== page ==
Mr. Weckbach, electric cars have been anything but a sales success so far. Has the Taycan arrived too early?
Its time has come. Electromobility already enjoys a long tradition at Porsche. As early as the Paris Exposition in 1900, Ferdinand Porsche presented the Lohner-Porsche, an electric vehicle with a range of fifty kilometers. Since 2010 Porsche models have existed as hybrid variants, starting with the Cayenne and followed by the Panamera. Porsche plug-in hybrid variants have been available since 2013. This makes us the first manufacturer in the premium segment to have offered plug-in models. There’s now a second generation of plug-in hybrids on the road that can travel up to fifty kilometers on electric power alone. With the 918 Spyder, we showed what’s possible when a sports car’s V8 naturally aspirated engine is complemented by two electric synchronous motors on the front and rear axles. Now, with the Taycan, we’re taking the next logical step by launching a purely electric vehicle that fulfills our expectations without compromise.
What does Porsche’s electrification strategy look like, exactly?
Electrification is a significant part of our product strategy, which comprises three pillars. The first pillar is represented by the puristic sports cars with internal combustion engines, while the second is made up of our hybrid vehicles. The third pillar, the fully electric vehicles, points the way to the future. This triad means that we can cover the entire market spectrum and satisfy all our customers’ requirements.
Is it possible to bestow classic Porsche virtues on the Taycan?
It was clear from the beginning that an electrically powered Porsche—like every other Porsche model—must be the sportiest vehicle in its segment. Even as an electric car, a Porsche must fulfill the expectations of the market—in its longitudinal and lateral dynamics, for instance. It’ll clearly be a Porsche at first glance, because we’ve transferred the design DNA of Porsche to our future electric vehicles. You can be sure that the Taycan will satisfy Porsche standards in every respect—from the selection of materials and individual components to the quality of the overall vehicle.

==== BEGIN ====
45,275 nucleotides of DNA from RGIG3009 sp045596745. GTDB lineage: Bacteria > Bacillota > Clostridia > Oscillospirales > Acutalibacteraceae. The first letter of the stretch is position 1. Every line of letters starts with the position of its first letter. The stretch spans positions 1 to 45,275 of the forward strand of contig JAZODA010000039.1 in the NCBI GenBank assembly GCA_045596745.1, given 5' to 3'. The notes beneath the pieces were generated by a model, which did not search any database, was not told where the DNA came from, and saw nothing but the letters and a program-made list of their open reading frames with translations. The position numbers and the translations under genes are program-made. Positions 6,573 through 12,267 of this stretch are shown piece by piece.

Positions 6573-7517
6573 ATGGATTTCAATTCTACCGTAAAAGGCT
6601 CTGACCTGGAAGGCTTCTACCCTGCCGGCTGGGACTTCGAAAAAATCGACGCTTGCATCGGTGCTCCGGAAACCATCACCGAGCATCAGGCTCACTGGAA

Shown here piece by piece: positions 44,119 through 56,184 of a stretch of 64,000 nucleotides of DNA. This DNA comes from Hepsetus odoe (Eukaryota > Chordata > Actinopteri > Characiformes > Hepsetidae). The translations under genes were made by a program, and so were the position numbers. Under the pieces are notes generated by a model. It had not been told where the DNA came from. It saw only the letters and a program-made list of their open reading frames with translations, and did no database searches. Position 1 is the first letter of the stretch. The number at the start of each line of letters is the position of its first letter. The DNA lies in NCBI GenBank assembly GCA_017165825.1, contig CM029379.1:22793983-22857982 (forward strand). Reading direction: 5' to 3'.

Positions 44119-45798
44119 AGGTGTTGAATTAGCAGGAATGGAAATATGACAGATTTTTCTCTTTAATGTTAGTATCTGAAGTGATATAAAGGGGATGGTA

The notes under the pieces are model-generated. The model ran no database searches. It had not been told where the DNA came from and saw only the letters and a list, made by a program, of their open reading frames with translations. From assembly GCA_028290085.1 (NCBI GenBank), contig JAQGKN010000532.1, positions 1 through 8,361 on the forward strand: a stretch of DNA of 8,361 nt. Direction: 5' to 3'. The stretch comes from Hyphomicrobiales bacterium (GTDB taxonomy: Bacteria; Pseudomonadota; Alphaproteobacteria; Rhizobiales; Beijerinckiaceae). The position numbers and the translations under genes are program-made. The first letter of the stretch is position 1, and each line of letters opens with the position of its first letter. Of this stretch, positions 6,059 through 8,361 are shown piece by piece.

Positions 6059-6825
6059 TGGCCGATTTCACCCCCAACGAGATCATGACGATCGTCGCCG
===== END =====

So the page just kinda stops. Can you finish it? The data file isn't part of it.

Will new virtues be added to the Taycan?
The Taycan drives like a Porsche, looks like a Porsche, and feels like a Porsche; it just happens to have a different type of drive. Even an electric sports car can be puristic and highly emotional. We don’t consider that a contradiction. On the contrary, with the optimum drive technology and the right vehicle concept, the Porsche characteristics can be brought even more to the fore. Take the under-floor battery, for example. It gives the Taycan a very low center of gravity, even lower than with the 911. In combination with optimum weight distribution between the axles, this means that the Taycan is a very sporty design, even in its basic concept.
Current electric sports cars lose drive dynamic after repeated powerful acceleration…
But not the Taycan, in which two measures ensure consistent performance in all driving situations. On the one hand, the traction motors we’ve chosen are permanently excited synchronous machines that offer high long-term output, thereby ensuring that performance is reproducible. This means that you can accelerate powerfully not just once but several times in succession. The same applies to driving at a consistently high speed. On the other hand, we’ve developed a smart cooling system that prevents possible loss of performance due to extreme heat build-up by always supplying cooling power to just those components that need it.
To be suitable for everyday use, electric cars must offer sufficient range. That means that they need relatively heavy batteries, which is detrimental to performance. How have you solved this conundrum?